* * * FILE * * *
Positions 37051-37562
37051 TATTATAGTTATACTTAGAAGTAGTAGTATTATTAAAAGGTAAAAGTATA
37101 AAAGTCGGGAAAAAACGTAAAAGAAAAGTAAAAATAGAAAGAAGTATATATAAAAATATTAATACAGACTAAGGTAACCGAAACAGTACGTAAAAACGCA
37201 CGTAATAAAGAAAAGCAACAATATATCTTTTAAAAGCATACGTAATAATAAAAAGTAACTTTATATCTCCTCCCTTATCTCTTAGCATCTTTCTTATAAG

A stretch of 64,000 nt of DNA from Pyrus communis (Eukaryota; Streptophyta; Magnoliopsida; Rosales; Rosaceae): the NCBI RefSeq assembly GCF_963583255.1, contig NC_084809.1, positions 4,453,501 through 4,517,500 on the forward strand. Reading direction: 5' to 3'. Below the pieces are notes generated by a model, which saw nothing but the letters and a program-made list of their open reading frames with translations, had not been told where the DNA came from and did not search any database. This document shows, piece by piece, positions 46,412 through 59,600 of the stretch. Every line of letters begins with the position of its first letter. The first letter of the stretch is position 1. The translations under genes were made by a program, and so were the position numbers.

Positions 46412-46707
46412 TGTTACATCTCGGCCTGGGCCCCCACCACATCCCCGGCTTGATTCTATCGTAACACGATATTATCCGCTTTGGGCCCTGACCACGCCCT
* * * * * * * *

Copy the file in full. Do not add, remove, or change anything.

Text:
Positions 37051-37562
37051 TATTATAGTTATACTTAGAAGTAGTAGTATTATTAAAAGGTAAAAGTATA
37101 AAAGTCGGGAAAAAACGTAAAAGAAAAGTAAAAATAGAAAGAAGTATATATAAAAATATTAATACAGACTAAGGTAACCGAAACAGTACGTAAAAACGCA
37201 CGTAATAAAGAAAAGCAACAATATATCTTTTAAAAGCATACGTAATAATAAAAAGTAACTTTATATCTCCTCCCTTATCTCTTAGCATCTTTCTTATAAG

A stretch of 64,000 nt of DNA from Pyrus communis (Eukaryota; Streptophyta; Magnoliopsida; Rosales; Rosaceae): the NCBI RefSeq assembly GCF_963583255.1, contig NC_084809.1, positions 4,453,501 through 4,517,500 on the forward strand. Reading direction: 5' to 3'. Below the pieces are notes generated by a model, which saw nothing but the letters and a program-made list of their open reading frames with translations, had not been told where the DNA came from and did not search any database. This document shows, piece by piece, positions 46,412 through 59,600 of the stretch. Every line of letters begins with the position of its first letter. The first letter of the stretch is position 1. The translations under genes were made by a program, and so were the position numbers.

Positions 46412-46707
46412 TGTTACATCTCGGCCTGGGCCCCCACCACATCCCCGGCTTGATTCTATCGTAACACGATATTATCCGCTTTGGGCCCTGACCACGCCCT